TOKYO, Oct 22 (Reuters) - The dollar has fallen within spitting distance of its post-war record low against the yen and market players say Japanese authorities might intervene again if it falls sharply, after they intervened in September.
But there is a growing impression among some traders that, with a debate globally about competitive currency devaluation and Japan’s recent criticism of South Korea for intervention, Tokyo may not intervene again, even though its policy makers say they might.
The dollar has lost 3.5 percent on the yen since the end of August and 13 percent so far this year, despite 2.1 trillion yen or $25 billion worth of intervention last month, with the U.S. currency sold across the board after the Federal Reserve signalled it was ready to ease policy again.
The dollar dipped to its lowest in 15 years this week, to 80.84 yen JPY=. It has recovered above 81.00 yen but the market is jittery about the possibility that Japan will intervene as the U.S. currency grinds down towards its 1995 post-war low of 79.75 yen.
Q+A on Japan’s intervention capacity [ID:nTOE68S07S]
Q+A on unsterilised intervention [ID:nTOE68G02P]
Graphic on trade weighted fx: r.reuters.com/qun86p
Currency tensions map: r.reuters.com/jec96p
PDF report on currencies: r.reuters.com/gez77p
The Bank of Japan acts on behalf of the Ministry of Finance in FX intervention, and those who think it might step back in say it could do so if there were a rapid rise in the yen specifically, rather than a general drop in the dollar, possibly through 80 yen per dollar, and accompanied by a sharp drop in the Nikkei .N225 share average.
If yen crosses such as the euro/yen and Australian dollar/yen rates remain reasonably stable, intervention is seen as less likely. But general yen strength could change the equation, especially if it is being driven by a build up of speculative positions.
Some traders say a sharp fall in Japanese share prices could alarm the authorities and prompt intervention. If the Nikkei falls below a 16-month low near 8,800 hit in early September, the Japanese government may feel more pressed to act.
WON‘T THE CURRENCY WARS DEBATE STOP THEM?
The debate makes intervention more difficult, when China is under pressure to allow more rapid appreciation of the yuan, and this is one reason why some in the market think the likelihood is diminishing.
Japan escaped overt criticism from its G7 counterparts for its Sept. 15 intervention, the only confirmed bout so far. But behind the scenes it got heavy criticism from the Europeans, which has now made it very difficult for Tokyo to justify intervening again, a G7 source told Reuters.
Indeed the tone of Japanese policy makers’ comments changed after the October IMF and G7 meetings in Washington. Finance Minister Yoshihiko Noda was at pains to stress that intervention was aimed at stopping excessive moves from hurting the economy, rather than the start of a big, long campaign aimed at targeting a specific foreign exchange level.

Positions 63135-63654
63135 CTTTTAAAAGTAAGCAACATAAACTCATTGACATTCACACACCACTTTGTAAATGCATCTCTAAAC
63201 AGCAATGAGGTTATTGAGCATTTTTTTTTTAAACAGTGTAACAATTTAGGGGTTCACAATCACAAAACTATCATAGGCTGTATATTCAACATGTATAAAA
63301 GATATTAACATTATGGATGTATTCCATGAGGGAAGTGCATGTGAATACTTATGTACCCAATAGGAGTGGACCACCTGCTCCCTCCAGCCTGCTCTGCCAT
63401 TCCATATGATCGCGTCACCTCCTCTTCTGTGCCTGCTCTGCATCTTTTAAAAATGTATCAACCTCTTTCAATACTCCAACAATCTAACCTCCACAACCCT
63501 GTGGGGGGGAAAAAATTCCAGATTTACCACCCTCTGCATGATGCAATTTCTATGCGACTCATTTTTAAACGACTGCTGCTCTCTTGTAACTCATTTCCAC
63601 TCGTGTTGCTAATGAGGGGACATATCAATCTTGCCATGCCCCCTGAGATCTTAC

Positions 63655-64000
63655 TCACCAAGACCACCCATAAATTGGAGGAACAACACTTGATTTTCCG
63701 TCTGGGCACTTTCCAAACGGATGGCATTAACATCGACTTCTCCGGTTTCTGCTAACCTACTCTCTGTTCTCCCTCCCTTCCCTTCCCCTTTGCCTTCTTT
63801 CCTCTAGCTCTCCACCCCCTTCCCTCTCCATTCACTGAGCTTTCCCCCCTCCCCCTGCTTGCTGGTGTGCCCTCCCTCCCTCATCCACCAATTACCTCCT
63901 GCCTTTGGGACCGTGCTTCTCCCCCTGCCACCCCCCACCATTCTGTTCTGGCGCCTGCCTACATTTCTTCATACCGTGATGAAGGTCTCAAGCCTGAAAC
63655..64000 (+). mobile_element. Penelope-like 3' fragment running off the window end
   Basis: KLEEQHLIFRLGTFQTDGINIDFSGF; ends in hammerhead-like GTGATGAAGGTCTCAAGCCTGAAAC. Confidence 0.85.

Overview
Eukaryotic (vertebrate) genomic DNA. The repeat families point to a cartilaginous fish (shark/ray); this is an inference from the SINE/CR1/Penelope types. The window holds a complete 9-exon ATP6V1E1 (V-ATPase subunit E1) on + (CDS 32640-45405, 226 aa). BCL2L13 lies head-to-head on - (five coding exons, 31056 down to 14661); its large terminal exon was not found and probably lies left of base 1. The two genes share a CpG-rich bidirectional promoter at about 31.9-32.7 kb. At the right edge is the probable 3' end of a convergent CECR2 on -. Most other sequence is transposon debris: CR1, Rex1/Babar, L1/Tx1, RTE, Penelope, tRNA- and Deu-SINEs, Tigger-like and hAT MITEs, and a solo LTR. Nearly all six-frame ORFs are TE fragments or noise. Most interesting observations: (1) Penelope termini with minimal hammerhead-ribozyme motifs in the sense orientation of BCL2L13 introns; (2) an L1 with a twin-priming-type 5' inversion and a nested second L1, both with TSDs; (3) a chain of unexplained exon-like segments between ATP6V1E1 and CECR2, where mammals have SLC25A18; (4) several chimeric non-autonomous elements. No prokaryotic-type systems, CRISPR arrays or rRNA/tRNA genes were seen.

Noda then criticised South Korea for intervening to keep down its currency, saying Seoul’s leadership of the G20 would come under question due to its regular intervention, a barb some analysts took to mean: “If we can’t do it, then neither can you.”
By criticising South Korea, Noda also did not sound to some like a finance minister considering immediate intervention.
SO WHAT‘S THE AUTHORITIES’ STRATEGY?
The strategy is hard to fathom at this stage because of the politics involved and because the only confirmed intervention in the past six years is the Sept. 15 action, so the market does not have a lot to go on.
Levels the market thought might be lines in the sand have been and gone, with the next potential one at 80 yen.
While at first some thought Sept. 15 marked the start of a longer campaign, now it may be that the authorities keep the action down to a few opportunistic occasions to counter rapid yen moves and remind the market of the two-way risk.
In the meantime, policy makers keep up a steady stream of verbal reminders that they will act decisively when needed.
If no intervention occurs and the yen strengthens through 80 per dollar and then 79.75, some see it moving up to 78-76 per dollar to start with. Daisuke Uno, chief strategist at Sumitomo Mitsui Banking Corp, told Reuters in September that his personal forecast was for the yen to reach 50 next year.
A Reuters poll in early October showed a median forecast of 88 yen per dollar in six months’ time and 92 yen in a year. FXJPY
A dollar drop below 80 yen would likely turn that level into resistance which the greenback could struggle to break at first.
In the options market, implied volatilities are subdued, suggesting that option market players expect the yen’s rise will be slow, with one-month volatility at 11.5 percent
But a trader at a Japanese bank also noted there has been buying in longer-dated dollar puts/yen calls, such as six months and nine months, with strike prices far below the record low of 79.75 yen, suggesting expectations of a deeper fall in the dollar. (Reporting by Masayuki Kitano, Hideyuki Sano, Leika Kihara and Charlotte Cooper; Editing by Edmund Klamann)